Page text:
Friends, today’s Gospel promises eternal life to those who believe in the Son of God.
In almost every religion, the life of faith has something to do with a creature’s relationship to the Creator; nearly all religions speak of the creature’s dependency upon God, of his subjection to the divine providence, and of his need for grace and forgiveness. Christianity, too, articulates these basic relationships, but it pushes beyond them because it speaks of the Incarnation and the gifts associated with it.
We hear in the third chapter of John’s Gospel that “God so loved the world that he gave his only-begotten Son, so that everyone who believes in him might not perish but might have eternal life.” This well-known verse summarizes the Christian faith and gives expression to its distinctiveness, for it speaks of the possibility that a creature might share in God’s own life.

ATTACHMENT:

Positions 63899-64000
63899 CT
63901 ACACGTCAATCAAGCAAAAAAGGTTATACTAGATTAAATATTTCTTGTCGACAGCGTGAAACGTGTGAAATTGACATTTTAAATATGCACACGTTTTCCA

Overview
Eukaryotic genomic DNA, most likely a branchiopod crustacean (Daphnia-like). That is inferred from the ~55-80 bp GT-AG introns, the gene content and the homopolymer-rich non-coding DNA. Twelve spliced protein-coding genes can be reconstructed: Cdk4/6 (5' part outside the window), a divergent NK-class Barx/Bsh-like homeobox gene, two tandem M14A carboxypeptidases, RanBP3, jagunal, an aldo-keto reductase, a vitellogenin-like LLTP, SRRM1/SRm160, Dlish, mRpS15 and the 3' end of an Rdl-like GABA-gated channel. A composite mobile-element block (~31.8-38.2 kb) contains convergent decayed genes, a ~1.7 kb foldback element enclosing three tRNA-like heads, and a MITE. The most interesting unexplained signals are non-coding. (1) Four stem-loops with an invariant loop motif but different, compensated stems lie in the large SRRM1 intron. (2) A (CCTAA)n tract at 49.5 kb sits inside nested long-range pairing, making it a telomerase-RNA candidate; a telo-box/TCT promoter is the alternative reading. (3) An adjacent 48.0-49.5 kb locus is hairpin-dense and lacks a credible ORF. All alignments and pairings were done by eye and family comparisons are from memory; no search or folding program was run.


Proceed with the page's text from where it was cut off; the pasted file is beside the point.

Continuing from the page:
The purpose of the sending of the Son was to gather the human race into the divine life—the rhythm of the Trinitarian love—so that we might relate to God not merely as creatures but as friends. You see, love becomes complete only when there is another who can receive fully what the lover wants to give.